If a friend asks to borrow money, and you’re not financially able to lend money with the risk you may not get it back, it’s best to say no. It’s not worth putting yourself in a tight spot—or damaging your relationship with a friend—over a loan that may not get repaid.

6. Limit yourself to using only cash at hand:

When you use cash, you’re more mindful of your spending. That’s because it’s harder to part with hard-earned cash than it is to swipe a credit or debit card. Next time you’re out with friends, only bring the cash you’re comfortable spending. 

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If you don’t have cash on hand, tell your friends that you’re happy to do something else instead. This discipline will help you stick to your budget and avoid impulse purchases.

7. Offer to pay separately:

If you’re out having fun and the bill comes, offer to pay separately. This way, you can still participate without overspending or putting yourself in financial jeopardy. If your friends insist on splitting the bill, then be honest about how much you can afford to spend.

8 Avoid FOMO:

The fear of missing out (FOMO) is a real phenomenon. With social media, it’s easy to compare your life to others and feel like you’re not doing enough—or that you don’t have enough.

Just because someone is spending money doesn’t mean they should. And just because you can’t afford to spend extra money doesn’t mean you’re not doing well financially. Avoid FOMO by being mindful of your spending and staying true to your longer term financial goals.

9. Avoid the financial temptation:

There will be instances when avoiding financial temptation proves difficult. But there are other times when you can easily remove yourself from the situation. If you know that your friends are going to a fancy restaurant outside of your budget, don’t go. 

It’s okay to decline politely and do something else instead. You can also unsubscribe from emails and social media accounts that promote spending.

10. Talk about money more often:

Money is a sensitive subject for many people. But it doesn’t have to be. Talk openly about your financial goals and concerns with your friends. Discussing your goals can help them understand where you’re coming from and why you’re trying to be more frugal. Maybe you even get them on board and they want to start saving more, too.

11. Seek professional help:

If you’re having trouble getting your finances in order, there’s no shame in reaching out for help. A financial planner can assist you in creating and setting financial goals. They can also offer guidance on investing your money and saving for the future

Those in debt should consider working with a credit counselor or financial advisor. They can help develop a plan to pay off your debt and improve your financial health.

12. Keep the big picture in mind:

When you’re trying to be mindful of your spending, it’s essential to keep the big picture in mind. What financial goals are you trying to achieve? Why did you decide to set money boundaries in the first place?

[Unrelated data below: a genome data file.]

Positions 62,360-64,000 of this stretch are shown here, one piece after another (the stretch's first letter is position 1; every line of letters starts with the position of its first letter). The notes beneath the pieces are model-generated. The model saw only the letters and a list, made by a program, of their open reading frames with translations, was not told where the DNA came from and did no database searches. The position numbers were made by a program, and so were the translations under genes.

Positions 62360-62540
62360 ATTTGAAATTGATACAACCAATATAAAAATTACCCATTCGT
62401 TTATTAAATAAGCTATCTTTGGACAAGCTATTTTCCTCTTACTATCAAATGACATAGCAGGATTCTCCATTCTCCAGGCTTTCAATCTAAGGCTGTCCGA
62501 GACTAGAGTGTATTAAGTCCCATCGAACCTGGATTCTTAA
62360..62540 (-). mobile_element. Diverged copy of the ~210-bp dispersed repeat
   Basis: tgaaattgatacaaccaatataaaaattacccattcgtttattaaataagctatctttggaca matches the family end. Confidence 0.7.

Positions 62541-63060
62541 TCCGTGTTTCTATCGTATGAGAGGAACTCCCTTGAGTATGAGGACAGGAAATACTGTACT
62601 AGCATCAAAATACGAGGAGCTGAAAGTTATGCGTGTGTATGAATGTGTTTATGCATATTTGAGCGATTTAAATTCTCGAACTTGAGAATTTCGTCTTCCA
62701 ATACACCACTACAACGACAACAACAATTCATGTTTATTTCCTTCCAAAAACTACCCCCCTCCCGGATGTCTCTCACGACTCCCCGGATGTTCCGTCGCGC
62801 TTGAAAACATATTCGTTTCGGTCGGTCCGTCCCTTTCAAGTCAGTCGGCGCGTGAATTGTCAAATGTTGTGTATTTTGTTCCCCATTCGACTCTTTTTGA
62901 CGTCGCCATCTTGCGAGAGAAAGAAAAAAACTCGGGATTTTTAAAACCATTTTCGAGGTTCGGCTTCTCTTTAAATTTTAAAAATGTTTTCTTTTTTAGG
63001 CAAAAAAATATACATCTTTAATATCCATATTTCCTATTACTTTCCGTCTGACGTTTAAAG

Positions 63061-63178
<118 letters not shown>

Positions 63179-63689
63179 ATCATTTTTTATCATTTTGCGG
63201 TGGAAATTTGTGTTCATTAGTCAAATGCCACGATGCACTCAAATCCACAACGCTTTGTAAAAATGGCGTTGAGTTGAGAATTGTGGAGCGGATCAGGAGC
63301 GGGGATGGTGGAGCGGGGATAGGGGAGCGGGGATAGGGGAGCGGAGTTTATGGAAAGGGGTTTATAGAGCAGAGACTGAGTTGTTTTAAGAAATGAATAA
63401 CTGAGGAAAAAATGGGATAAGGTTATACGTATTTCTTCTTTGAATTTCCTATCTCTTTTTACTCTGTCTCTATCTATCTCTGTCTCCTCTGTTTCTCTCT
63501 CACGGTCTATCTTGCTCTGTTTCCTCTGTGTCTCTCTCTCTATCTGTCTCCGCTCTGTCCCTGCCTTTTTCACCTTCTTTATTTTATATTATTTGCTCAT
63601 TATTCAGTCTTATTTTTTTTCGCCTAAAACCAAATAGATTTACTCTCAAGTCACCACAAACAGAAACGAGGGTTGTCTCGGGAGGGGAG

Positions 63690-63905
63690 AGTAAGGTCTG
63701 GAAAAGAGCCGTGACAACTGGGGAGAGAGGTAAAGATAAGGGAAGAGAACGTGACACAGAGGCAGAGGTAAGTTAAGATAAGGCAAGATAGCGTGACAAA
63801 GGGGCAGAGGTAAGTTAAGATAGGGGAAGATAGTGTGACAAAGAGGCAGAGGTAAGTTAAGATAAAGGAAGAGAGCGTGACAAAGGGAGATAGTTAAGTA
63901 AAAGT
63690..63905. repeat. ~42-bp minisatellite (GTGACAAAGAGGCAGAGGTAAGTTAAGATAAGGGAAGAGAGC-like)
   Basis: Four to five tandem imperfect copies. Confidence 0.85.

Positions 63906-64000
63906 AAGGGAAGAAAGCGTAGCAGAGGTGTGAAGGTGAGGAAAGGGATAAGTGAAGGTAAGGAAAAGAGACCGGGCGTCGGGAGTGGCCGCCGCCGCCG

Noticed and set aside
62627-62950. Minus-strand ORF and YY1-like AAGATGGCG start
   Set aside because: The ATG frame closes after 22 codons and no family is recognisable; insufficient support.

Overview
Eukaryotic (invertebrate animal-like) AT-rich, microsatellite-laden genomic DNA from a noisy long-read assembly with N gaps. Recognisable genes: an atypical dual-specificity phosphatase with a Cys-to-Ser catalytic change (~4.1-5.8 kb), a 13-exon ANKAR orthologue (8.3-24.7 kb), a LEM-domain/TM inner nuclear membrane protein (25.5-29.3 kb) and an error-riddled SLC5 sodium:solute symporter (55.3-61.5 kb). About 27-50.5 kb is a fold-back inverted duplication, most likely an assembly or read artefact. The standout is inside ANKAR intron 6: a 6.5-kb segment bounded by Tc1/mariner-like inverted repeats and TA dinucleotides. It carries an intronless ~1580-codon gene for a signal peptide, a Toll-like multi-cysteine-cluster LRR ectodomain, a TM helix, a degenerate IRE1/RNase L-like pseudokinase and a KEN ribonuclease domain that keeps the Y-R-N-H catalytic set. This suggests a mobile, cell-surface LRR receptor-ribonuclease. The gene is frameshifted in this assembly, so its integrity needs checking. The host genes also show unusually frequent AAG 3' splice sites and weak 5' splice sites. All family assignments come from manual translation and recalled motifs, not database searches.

Your financial goals are more important than temporary gratification. So, if you have to say no to a friend or two to stay on track, that’s okay. Your future self will thank you.

13. Remember that other opportunities will come up:

There will be more opportunities to socialize with your friends—and other opportunities to spend money. If you can’t do something because it’s outside of your financial boundaries, don’t worry. There will be another opportunity.

Focus on staying true to your financial goals and be patient. The fun will continue—without the financial stress.

14. Find new friends:

If your current group of friends constantly pressures you to spend money without regard to your boundaries, it may be time to branch out. Finding new friends may seem like an extreme solution, but it could be a necessary one. 

There are plenty of people out there who are on the same financial journey as you. Find a group of like-minded individuals and build relationships with them. Not only will they be more understanding of your financial situation, but they may also provide helpful advice and support.

Making big financial changes is almost never easy. But it’s important to remember that you’re not alone. So many people have been in your shoes and have come out successful on the other side. With a little time and some healthy boundary setting, you can learn to deal with friends who overspend without sacrificing your financial self-care.

Sam Garrison

Sam Garrison

Sam Garrison is the President and co-founder of Stackin, a financial wellness company. Before Stackin, Sam built and launched new ventures at BCG Digital Ventures, the venture and incubation arm of The Boston Consulting Group, where he also supported the executive team as strategic program lead. As a lifelong millennial, Sam has tried to solve most of his problems through technology instead of waiting in line at a drab office.